Lightroom Texture, Clarity and Dehaze: What's the difference?
Texture, Clarity, and Dehaze in lightroom… what are they, what are the differences between them, and more importantly, how should you use them to edit your images?
Let’s discover all of those answers right now.
Alright, you’ll find Texture, Clarity, and Dehaze grouped together in the Basics panel of Lightroom classic or in the Effects section of Lightroom and Lightroom Mobile. And just so you know, they all work exactly the same regardless of the version of Lightroom that you use.
And they’re grouped together because they have some similarities, and their primary purpose is to reduce or create depth and detail in your photos depending on how you apply them.
So, adjusting the sliders to the right will create depth and will enhance detail; to the left, it has the opposite effect.
And the reason why you need three editing tools to refine the detail in your image is that each affects your image slightly differently, so let’s review how they work.
Of the three, Texture is going to be the most subtle. And that’s due to the detail that it targets in your image, which is medium-sized details.
So, when you increase or decrease Texture, it’s not affecting the fine, teeny tiny details. So, this is perfect for portraits when you want to create a softer mood or want to, let’s say, soften the skin.
I also use it for boosting the details in Landscape and wildlife images too. But, how much I apply is slightly different for each subject. For portraits, I’ll keep it around plus or minus five to ten.
For everything else, I might boost it a little more. It all depends on the image and the amount of detail and depth I want to add or remove.
Ok, so Clarity alters the detail in your image differently compared to Texture. So, it targets or affects the contrast along the edges of the details in the mid-tone area of the tonal range.
Ok, so, that’s a mouthful. And if you’re new to photography and or editing, it simply means that it’s targeting one out of five tonal ranges or brightness levels in your image.
So, real quick, if you navigate to your histogram and hover your mouse on the far left side, it will highlight that tonal range, and underneath, it says Blacks, that’s the first of five tonal ranges in your image.
Next to that, we have Shadows, and then in the middle of all the tonal ranges are the Mid-tones, which is where Clarity is targeting the details, and then after that, you have your Highlights and Whites.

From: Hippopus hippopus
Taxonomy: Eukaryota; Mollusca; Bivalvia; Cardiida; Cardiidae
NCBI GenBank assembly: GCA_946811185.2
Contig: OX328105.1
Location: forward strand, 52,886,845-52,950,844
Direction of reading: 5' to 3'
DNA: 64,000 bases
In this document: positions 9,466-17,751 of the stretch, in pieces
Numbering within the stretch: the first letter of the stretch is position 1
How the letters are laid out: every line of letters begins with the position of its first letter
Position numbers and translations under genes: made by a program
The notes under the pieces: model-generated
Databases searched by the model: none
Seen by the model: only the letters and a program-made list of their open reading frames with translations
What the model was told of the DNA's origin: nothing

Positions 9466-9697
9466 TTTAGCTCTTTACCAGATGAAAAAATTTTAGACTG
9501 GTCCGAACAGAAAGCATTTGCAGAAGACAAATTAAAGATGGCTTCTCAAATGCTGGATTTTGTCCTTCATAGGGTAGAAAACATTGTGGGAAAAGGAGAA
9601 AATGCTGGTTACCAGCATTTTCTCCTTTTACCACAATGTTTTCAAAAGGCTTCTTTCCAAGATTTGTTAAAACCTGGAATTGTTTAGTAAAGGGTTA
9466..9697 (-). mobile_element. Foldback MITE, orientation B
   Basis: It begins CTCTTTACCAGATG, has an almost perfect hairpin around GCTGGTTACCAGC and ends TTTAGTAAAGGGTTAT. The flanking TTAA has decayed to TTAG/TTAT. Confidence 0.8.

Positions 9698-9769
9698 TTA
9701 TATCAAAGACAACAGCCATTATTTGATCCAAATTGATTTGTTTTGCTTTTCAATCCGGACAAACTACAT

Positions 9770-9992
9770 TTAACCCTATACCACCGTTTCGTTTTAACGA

So, when you apply Clarity, it’s going to, in most cases, have a bigger effect on your image compared to Texture.
And overall, if you increase it, the details in the mid-tones get enhanced, or the contrast in that tonal range is boosted, which will make your image pop and appear sharper. And decreasing clarity will make your image look softer.
For portraits, I tend to use this less since it can create an unnatural look if you apply it too much. But, if you want a gritty or grungy type of look, then Clarity can provide that creative option as you reach the maxim intensity, and it might be more useful on other types of subjects.
Now, here’s a cool trick for portraits. Let’s say you have some clothing detail or something else in the image you’d like to add some Clarity to, but you don’t want it to affect the skin of your subject.
Well, in that case, you can use your adjustment brush to target that area of your image, and then your Clarity adjustment will be applied only to that part of your image. How cool is that? I love it.
Now, for wildlife and Landscapes, I tend to use it more based on my editing style, and again, it’s a personal preference, and you’ll have to decide how much Clarity to apply based on your editing style.
So, Dehaze targets a slightly larger tonal range than Clarity. So, the mid-tones and a little bit of the shadows and highlights. Just enough so you don’t blow out the highlights or muddy the shadows.
The dehaze tools’ primary purpose is to eliminate or minimize fog, mist, or haze in your image. Or you can add a little bit of Haze if you’re looking for a new creative option.